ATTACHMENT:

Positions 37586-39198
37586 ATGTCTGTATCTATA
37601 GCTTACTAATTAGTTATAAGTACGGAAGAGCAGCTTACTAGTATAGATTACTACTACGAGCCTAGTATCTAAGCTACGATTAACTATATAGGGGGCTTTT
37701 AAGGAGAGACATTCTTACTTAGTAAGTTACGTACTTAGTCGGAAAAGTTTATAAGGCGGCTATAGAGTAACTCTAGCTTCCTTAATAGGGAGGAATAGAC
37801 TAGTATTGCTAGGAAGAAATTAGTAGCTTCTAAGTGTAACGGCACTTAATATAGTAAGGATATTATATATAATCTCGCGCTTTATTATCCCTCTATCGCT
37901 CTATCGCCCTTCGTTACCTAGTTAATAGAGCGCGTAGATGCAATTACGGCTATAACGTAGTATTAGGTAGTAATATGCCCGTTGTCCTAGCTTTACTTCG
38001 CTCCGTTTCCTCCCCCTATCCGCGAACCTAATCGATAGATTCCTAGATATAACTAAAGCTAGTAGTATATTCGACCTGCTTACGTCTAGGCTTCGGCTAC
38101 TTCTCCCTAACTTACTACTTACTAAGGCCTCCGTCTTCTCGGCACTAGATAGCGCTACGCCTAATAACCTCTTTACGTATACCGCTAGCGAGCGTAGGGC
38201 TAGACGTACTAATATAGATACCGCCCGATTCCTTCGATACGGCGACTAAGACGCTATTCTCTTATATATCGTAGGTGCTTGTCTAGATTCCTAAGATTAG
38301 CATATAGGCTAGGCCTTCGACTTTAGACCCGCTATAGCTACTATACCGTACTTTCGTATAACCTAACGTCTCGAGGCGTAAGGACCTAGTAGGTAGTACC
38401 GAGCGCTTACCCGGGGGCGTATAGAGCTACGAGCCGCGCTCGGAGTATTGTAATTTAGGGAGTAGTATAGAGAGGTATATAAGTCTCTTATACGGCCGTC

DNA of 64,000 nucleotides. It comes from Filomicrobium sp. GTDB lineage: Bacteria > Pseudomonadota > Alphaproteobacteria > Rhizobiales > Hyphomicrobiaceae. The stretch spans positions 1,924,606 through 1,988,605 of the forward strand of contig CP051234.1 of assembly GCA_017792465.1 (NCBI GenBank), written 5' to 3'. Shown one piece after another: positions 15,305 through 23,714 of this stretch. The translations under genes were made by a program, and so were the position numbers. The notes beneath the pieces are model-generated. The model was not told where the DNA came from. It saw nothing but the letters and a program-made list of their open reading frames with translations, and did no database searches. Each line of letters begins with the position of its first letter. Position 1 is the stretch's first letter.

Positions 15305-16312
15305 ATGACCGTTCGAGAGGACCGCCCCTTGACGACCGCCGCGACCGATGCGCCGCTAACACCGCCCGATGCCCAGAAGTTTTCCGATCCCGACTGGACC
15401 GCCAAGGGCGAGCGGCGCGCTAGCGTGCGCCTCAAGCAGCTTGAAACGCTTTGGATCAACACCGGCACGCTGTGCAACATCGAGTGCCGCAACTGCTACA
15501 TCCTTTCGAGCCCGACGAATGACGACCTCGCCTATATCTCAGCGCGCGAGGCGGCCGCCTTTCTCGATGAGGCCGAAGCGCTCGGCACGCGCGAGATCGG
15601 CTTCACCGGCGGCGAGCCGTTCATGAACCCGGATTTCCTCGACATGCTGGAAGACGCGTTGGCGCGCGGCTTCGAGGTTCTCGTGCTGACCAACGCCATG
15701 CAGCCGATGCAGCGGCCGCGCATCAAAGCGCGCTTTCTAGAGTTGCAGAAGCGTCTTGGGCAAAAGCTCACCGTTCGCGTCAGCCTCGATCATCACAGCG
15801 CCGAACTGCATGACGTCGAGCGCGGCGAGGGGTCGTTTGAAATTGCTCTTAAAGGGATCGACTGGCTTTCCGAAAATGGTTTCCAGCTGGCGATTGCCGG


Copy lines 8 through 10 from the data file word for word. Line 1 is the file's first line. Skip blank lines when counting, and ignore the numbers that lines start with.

38101 TTCTCCCTAACTTACTACTTACTAAGGCCTCCGTCTTCTCGGCACTAGATAGCGCTACGCCTAATAACCTCTTTACGTATACCGCTAGCGAGCGTAGGGC
38201 TAGACGTACTAATATAGATACCGCCCGATTCCTTCGATACGGCGACTAAGACGCTATTCTCTTATATATCGTAGGTGCTTGTCTAGATTCCTAAGATTAG
38301 CATATAGGCTAGGCCTTCGACTTTAGACCCGCTATAGCTACTATACCGTACTTTCGTATAACCTAACGTCTCGAGGCGTAAGGACCTAGTAGGTAGTACC